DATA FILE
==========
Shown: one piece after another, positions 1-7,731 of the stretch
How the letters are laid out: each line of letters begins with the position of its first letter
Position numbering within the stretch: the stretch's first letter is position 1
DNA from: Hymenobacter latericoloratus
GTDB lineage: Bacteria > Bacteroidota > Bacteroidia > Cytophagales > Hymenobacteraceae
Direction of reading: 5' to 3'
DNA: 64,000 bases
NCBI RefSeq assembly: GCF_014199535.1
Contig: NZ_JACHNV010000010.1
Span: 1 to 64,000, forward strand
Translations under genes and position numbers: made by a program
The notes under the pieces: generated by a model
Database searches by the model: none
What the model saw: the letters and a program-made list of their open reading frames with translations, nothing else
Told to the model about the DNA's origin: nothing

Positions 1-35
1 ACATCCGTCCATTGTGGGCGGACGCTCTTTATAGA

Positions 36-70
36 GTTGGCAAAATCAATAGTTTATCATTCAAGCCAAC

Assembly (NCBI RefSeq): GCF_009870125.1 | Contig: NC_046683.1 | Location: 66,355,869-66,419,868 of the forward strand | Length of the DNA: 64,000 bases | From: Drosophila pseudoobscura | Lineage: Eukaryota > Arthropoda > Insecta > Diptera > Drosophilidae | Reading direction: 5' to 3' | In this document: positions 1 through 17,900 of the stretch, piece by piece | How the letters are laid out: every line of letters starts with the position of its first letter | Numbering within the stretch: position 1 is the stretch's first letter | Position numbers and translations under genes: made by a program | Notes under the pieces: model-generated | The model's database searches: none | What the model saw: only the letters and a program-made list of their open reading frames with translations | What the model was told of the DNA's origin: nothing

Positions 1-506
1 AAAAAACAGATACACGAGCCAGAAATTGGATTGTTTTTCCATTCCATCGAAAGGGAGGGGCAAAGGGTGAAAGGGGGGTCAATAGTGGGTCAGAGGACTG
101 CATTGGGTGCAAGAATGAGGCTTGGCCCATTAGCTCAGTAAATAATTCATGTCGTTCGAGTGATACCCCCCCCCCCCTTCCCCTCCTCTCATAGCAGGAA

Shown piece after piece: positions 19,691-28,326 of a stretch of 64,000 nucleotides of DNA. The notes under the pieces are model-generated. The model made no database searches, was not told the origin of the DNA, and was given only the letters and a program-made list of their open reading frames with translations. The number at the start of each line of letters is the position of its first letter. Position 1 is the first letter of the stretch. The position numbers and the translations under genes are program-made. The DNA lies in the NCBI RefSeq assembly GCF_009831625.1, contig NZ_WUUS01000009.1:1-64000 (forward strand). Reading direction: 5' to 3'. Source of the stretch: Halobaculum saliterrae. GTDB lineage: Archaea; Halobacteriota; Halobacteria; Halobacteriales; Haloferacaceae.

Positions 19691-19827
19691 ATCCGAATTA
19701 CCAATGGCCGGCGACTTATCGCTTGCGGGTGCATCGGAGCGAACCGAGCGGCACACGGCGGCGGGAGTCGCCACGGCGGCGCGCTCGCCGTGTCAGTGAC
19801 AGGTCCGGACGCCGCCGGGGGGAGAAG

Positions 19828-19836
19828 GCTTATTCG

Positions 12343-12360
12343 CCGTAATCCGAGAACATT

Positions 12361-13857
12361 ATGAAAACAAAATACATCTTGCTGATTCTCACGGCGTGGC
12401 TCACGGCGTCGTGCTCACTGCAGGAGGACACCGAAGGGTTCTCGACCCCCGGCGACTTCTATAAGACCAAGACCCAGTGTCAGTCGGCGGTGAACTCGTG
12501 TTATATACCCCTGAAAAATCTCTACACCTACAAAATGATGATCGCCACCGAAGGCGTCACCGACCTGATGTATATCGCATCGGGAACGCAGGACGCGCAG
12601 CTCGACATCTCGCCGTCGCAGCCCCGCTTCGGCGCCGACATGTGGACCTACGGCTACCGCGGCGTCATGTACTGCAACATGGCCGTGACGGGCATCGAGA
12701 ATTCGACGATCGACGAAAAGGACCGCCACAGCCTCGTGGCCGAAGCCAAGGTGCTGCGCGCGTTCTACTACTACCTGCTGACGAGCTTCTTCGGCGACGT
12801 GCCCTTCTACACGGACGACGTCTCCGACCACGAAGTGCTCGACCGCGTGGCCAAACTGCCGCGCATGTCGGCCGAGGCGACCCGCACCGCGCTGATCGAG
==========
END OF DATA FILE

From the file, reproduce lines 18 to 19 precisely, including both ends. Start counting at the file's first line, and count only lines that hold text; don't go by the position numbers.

Positions 36-70
36 GTTGGCAAAATCAATAGTTTATCATTCAAGCCAAC